The White Sox (70-74) continued their climb towards the .500 mark with their 70th win of the season while earning their 40th win at home.
QUINTANA HAS THE RUNS
Quintana (12-10, 3.05 ERA) may have been the most confused person at U.S. Cellular Field on Tuesday.
Through the first five innings, it was a usual start for the southpaw – despite a strong pitching performance, he and the team had nothing to show for it. All changed after the slaughter in the sixth and the Sox got him his magic number of five runs. He improved to 18-0 when given five runs or more of support on the mound.
Quintana was good all on his own, lasting eight innings while allowing just one run on five hits with a walk and six strikeouts.
SOX BAFFLED, THEN BEAT UP BAUER
The sixth inning was a prime example of why the game of baseball can be a bizarre and fickle beast.
Bauer (11-7, 4.06 ERA) was cruising through the game, having allowed just one run through the first five innings. The walk of Eaton seemed to set the tone for the sixth, however, and the Sox seemed to perfectly place baseballs around the diamond. He left with five and one-third innings in the books and after Otero allowed his inherited runs to score, Bauer was officially charged with six runs on six hits. He walked one and struck out seven in a Jeckyll and Hyde performance.
“I feel like I didn’t deserve to have that happen,” said Bauer after the game. “That’s as good as I’ve been in months.”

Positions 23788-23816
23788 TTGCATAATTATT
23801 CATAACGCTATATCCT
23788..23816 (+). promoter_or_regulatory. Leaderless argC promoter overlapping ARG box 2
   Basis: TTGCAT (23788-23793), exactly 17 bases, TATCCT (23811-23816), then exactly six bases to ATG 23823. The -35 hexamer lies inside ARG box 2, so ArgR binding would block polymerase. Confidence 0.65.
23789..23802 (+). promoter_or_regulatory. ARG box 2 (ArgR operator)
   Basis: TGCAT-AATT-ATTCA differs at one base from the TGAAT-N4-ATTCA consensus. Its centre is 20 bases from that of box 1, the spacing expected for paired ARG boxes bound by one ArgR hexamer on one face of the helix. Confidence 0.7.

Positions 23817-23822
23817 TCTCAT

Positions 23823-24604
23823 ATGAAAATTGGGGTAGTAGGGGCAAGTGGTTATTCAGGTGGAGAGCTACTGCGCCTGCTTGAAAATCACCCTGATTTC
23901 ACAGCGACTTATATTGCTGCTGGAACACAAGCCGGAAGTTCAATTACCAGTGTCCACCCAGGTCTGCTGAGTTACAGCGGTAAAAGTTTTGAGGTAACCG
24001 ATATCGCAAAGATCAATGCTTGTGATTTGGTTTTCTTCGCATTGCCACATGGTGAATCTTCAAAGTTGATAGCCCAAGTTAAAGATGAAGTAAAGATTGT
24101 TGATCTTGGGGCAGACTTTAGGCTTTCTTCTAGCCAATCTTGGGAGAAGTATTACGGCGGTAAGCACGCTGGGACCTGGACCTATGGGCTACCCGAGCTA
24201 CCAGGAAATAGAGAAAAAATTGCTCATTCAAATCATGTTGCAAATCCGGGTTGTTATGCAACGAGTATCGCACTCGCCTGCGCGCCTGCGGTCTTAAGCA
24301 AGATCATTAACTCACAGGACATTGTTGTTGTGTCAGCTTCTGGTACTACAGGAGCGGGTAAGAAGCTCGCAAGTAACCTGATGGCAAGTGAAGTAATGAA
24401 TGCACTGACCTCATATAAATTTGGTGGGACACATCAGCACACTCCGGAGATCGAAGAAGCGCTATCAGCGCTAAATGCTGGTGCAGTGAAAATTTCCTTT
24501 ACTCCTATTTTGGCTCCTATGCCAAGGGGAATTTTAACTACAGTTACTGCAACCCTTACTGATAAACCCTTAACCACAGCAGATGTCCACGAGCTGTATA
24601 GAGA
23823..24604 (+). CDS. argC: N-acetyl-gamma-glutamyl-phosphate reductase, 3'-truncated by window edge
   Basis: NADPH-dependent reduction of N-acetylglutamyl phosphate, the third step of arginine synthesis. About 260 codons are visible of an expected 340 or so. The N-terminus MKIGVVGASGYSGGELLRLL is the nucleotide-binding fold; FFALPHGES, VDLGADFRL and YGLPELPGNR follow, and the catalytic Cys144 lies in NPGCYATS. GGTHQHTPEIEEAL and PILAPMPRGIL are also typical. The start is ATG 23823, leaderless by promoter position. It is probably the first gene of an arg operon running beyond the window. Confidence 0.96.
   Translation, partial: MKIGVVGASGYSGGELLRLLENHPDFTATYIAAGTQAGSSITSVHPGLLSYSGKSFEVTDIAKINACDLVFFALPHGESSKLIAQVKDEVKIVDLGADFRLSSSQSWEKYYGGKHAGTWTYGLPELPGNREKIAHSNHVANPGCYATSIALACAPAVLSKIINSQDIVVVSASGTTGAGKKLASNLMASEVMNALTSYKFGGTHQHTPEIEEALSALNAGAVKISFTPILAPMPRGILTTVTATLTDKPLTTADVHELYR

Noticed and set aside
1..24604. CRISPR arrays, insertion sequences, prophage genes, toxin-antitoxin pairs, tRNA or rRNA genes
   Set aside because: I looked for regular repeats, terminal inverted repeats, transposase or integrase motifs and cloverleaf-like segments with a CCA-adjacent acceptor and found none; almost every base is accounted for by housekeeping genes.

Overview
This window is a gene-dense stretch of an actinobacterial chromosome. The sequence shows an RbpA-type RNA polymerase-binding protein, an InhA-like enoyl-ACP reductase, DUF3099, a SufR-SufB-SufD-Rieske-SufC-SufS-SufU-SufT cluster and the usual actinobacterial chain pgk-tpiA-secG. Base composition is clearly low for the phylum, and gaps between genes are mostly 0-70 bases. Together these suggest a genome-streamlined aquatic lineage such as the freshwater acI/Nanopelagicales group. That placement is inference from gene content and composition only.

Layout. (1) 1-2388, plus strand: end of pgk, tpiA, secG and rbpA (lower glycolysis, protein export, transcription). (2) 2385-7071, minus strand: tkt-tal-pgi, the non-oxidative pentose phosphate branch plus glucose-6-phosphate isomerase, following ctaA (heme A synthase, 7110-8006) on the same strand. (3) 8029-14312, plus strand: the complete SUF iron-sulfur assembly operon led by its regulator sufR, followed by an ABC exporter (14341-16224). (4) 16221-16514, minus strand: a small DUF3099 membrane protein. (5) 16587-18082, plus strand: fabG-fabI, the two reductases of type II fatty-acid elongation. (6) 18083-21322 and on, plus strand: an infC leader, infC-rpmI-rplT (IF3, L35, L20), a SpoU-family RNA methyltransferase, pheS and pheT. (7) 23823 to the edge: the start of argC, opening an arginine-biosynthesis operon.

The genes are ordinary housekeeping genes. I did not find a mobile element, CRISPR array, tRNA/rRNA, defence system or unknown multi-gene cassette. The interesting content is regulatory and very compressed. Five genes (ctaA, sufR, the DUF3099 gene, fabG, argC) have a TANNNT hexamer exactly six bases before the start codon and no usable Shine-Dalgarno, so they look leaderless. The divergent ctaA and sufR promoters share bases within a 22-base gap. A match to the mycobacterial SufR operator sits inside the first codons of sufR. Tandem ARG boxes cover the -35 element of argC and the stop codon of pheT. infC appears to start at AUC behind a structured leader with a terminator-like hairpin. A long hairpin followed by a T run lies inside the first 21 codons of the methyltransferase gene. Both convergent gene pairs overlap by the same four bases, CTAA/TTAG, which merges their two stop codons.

DOGS HAVE A RECORD DAY
The 1,122 dogs in attendance at U.S. Cellular Field on Tuesday was a record crowd at a sporting event by canines. Representatives from the Guinness Book of World Records were on hand to validate the feat.
HIT THAT GUYER
Guyer, who was plunked by Quintana in his first at bat after hitting a home run in the second, registered his 30th hit by pitch of the season. It is six greater than the career-high 24 times he was hit last season and is eight more than the next closest player in the Majors and more than double the next closest AL hitter, Eaton (14).
Only Don Baylor‘s 35 in 1986 with the Boston Red Sox is higher than Guyer’s 30 on the American League’s all-time hit-by-pitch list.
GOMES GETTING CLOSER
Injured Indians catcher Yan Gomes is getting closer to his return at the end of the week and proved it on the field with the Double-A RubberDucks on Tuesday in their playoff game with the Trenton Thunder in Akron. He caught all nine innings of the contest and was 2-for-4 at the plate.
TIME TO SHINE
Josh Tomlin (11-8, 4.85) makes his return to the Tribe rotation in his first start since August 30 on Wednesday night as the Indians will call upon him to work his former stopper magic to end their two-game losing skid. Chicago will start left-hander Carlos Rodon (7-8, 3.80), who has thrown seven consecutive quality starts and is 3-0 in seven appearances in his career against the Indians.
First pitch from U.S. Cellular Field is scheduled for 8:10 PM ET.
Photo: Jonathan Daniel/Getty Images